Yet here, sitting down to small seminars filled with only my cohort most of the time, I find the turmoil and anxiety to be amplified times 10 of what I experienced at the high school I worked in. In my program, we are graduate students interested in special needs, school-wide positive behavior supports, social and emotional learning and more yet, in the landscape of graduate school, we find it hard to hold onto our own homeostasis. It’s ironic that to seek out my dream of studying mindfulness in schools, I’ve been at my least mindful. It seems to me that this internal and external havoc originates from the expectation that my humanness is supposed to take the second row to my product, output, and pace. I am lucky that in my first semester I’ve come to learn these expectations are mythical, created by the catastrophizing culture of graduate school. I’ve decided the only one capable of protecting my humanness from complete obliteration in such a culture is me. And so, when the hurricane of impossible workloads, imposter syndrome, and fear roll in I ask myself what worth does a Ph.D. have if I can’t earn it as the full person who I am?

Then, as all diligent graduate students do, I take action on this question in the followings ways:

  1. I remind myself that the type-A, neurotic self that might have been useful for getting into graduate school is detrimental to my chances of deeply learning in a field I love in graduate school.

  2. I try to recognize the game of school, written about in by Robert Fried, and dig into my internal over extrinsic motivation.

  3. I put self-care into perspective; making dinner is a necessity (not self-care), unnecessarily reorganizing my google calendar to avoid writing a paper is a distraction (not self care), taking 30 minutes to sit with a peer over coffee is necessary interpersonal relationship building (self-care), waking up a half hour early to sit on my Zafu even when I’m sleep is a personal way to start the day off on the right foot (self care). Learning to distinguish these differences is important when it comes to leaving behind unwarranted guilt and finding appropriate balance.

  4. At the end of the day, I remember the only person who can decide if I did my best or not is me.

  5. I commit myself to the fact that graduate school isn’t a box to check off on my way to a career, it’s my life. Every day matters and I’m going to do my best not to lose any of them to check boxes.

Graduate studies seem rose-tinted at entrance, but almost everyone reaches a gloomy outlook during their time. (Source, my recent Costa Rica trip)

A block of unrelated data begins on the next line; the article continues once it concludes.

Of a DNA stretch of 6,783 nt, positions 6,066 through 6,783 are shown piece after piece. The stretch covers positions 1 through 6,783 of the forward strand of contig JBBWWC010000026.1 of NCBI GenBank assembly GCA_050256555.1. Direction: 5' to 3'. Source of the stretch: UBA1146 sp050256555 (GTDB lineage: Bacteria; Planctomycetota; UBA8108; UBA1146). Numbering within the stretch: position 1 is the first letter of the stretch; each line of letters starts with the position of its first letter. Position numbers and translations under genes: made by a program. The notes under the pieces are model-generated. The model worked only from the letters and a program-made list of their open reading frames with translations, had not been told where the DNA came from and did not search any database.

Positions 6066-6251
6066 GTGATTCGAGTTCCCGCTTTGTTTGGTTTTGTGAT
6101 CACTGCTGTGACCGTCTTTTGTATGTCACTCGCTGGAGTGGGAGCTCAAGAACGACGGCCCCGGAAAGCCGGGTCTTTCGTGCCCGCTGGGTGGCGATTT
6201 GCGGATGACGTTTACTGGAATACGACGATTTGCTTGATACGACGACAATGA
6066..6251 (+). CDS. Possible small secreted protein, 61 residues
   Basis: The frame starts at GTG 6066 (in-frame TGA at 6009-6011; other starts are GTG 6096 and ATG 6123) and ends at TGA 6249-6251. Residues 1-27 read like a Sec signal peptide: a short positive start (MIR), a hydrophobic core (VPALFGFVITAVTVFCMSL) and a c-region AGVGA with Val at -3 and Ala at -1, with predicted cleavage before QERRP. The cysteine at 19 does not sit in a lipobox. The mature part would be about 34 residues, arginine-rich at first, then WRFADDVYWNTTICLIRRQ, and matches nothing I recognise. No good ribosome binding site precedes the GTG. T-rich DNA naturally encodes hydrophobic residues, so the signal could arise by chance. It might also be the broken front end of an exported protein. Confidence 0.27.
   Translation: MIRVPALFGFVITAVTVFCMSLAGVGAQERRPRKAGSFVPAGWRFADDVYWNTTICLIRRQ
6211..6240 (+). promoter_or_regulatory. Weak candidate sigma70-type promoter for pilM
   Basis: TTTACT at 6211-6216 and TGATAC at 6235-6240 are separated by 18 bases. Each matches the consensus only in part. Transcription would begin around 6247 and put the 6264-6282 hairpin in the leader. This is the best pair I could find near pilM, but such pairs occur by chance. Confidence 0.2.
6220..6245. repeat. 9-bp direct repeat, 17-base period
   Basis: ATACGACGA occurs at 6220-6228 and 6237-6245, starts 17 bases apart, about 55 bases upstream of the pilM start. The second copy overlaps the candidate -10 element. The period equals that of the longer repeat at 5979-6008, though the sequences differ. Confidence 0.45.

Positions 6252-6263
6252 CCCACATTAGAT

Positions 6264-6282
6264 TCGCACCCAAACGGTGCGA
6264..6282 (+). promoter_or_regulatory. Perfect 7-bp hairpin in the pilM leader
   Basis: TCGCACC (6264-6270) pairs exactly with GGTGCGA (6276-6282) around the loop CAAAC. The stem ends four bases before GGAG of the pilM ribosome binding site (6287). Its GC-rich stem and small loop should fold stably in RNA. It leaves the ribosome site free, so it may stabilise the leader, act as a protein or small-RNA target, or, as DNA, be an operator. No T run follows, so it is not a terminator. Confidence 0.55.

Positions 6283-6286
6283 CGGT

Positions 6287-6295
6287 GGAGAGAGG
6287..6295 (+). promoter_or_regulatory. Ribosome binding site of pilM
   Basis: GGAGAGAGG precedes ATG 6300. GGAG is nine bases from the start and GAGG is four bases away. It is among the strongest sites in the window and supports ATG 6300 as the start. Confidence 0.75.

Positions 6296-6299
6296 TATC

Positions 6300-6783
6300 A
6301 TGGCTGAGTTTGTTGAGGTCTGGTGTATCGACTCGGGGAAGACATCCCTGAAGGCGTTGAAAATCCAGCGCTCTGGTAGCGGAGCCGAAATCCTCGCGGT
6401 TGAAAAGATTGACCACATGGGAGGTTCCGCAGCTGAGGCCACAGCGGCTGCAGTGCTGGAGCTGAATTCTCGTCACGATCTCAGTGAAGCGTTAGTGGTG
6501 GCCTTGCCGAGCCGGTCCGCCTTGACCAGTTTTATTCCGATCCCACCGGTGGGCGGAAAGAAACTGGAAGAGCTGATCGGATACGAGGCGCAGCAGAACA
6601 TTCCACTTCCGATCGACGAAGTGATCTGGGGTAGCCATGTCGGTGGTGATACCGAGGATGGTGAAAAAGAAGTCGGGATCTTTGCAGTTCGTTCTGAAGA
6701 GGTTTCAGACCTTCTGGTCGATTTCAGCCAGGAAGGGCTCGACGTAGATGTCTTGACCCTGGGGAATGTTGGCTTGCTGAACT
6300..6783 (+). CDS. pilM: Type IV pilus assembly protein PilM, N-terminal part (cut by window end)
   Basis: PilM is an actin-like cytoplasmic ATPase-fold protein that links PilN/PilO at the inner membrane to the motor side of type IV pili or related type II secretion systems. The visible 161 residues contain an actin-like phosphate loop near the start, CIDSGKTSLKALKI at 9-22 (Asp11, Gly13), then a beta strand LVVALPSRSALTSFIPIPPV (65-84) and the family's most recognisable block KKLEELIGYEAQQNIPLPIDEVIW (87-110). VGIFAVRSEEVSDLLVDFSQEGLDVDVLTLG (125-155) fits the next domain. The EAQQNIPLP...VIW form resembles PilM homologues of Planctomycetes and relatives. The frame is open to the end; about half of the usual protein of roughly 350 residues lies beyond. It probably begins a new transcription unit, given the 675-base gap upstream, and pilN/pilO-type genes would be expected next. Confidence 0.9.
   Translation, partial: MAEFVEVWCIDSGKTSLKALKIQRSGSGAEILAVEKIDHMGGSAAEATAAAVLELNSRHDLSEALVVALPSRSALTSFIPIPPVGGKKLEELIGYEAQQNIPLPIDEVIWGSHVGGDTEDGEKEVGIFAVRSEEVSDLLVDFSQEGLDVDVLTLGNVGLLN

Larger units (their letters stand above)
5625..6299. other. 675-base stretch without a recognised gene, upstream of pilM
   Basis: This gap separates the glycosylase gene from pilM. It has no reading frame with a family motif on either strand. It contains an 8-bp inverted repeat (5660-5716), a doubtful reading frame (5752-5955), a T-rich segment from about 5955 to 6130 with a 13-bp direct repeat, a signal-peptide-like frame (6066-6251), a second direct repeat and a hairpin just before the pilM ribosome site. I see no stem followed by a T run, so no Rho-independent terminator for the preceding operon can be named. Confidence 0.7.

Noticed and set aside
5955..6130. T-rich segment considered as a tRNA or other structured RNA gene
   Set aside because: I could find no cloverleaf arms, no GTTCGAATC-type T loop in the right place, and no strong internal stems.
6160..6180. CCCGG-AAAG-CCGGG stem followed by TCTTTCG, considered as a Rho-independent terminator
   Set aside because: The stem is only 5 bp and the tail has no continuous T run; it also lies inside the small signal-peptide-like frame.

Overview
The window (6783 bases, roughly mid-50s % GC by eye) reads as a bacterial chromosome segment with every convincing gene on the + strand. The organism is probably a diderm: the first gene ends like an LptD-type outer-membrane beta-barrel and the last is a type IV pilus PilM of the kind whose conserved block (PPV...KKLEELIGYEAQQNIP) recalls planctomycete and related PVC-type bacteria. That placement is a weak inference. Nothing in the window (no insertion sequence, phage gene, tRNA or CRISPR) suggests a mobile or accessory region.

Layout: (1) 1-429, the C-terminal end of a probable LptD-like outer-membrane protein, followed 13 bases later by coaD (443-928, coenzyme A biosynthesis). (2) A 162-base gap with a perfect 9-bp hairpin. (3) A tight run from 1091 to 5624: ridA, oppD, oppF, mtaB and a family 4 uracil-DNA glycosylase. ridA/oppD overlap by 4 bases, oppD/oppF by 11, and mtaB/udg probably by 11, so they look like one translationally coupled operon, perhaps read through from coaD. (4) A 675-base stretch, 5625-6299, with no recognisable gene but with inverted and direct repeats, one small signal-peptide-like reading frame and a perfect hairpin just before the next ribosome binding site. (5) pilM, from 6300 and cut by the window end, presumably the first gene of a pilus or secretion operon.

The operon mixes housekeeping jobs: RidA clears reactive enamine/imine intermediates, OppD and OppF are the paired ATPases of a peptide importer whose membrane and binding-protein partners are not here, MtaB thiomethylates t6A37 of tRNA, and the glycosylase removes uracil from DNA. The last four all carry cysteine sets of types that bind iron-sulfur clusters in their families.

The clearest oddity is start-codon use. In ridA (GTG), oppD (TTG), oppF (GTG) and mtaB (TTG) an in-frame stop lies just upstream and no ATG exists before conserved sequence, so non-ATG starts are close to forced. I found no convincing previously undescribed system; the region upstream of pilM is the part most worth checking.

Graduate school enrollment and negative mental health markers

Harvard Study of Economics PhDs

There was a Harvard study done on a swath of graduate students “Graduate Student Mental Health: Lessons from American Economics Departments,” Barreira et. al, that had some jarring statistics on mental health. Rather than repeat a bunch of numerical takeaways that will be sad, unsurprising, but forgotten, I want to leave just one takeaway from the research.

“The average PhD student reports greater feelings of loneliness than does the average retired American.”

The paper from Harvard is here. I did not expect this when reading, but it does not surprise me. Low feeling of usefulness with massive swamping of stress leads frequently to depression. It is not the way that a proud nation, and developed world, should prepare its brightest minds for impact. The idea-that a student that should be growing into collaborative and exciting roles is more alone than retirees-(who often are rebounding from the lack of career and stimulation), should be the impetus that sweeping changes are needed.

A sea of concern

An aptly titled piece from the journal Nature “Being a Ph.D. student shouldn’t be bad for your health” in 2019 provided a further list of concerns in the mental health system. This documents the First International Conference on the Mental Health & Wellbeing of Postgraduate Researchers May 2019 in Brighton, UK, which I consider a huge win when researching this. But it is definitely par for the course that 1) this is needed and 2) this is the first time it occurred.

This conference was initiated because “Ph.D. students in Flanders, Belgium, found that they were more than twice as likely to suffer from mental health difficulties than the highly educated population in general, and that one-third of them either had or were at risk of developing, a psychiatric disorder.” This doesn’t sound so different than the U.S.

The authors continue to list that 75% of students have similar struggles in Tuscan Arizona, but I am interested in the distribution of this data. With two data points, the survey must not be sampling from the worst universities. Think of the Ph.D. programs that have almost 100% enrollment in clinical mental health problems, it seems highly possible it exists. The problem of incomplete data, and zero to no financial incentive to investigate graduate student health prevails.

The clear fact reiterated in the article, and at the conference, is that academia does not encourage work-life balance (long, hard hours of contract-like workers). “Senior scientists are expected to be both a robust support system and a stern, independent assessor of progress — a contradiction that discourages students from sharing potential mental-health issues for fear of damaging their professional progress.” Universities need to require supervisors to be trained, but it’s hard to implement with tenure incentives.

Being a Ph.D. student shouldn’t be bad for your health
The first international meeting on postgraduate mental health opens this week, but much more is needed to solve…www.nature.com

Is there anything individuals can do on their own to improve their state? As it seems like the system is rigged against us, in the next post we investigate what research proposes to improve the situation.

My family trip to Shaka Costa Rica definitely helped. Share your story in the comments or online!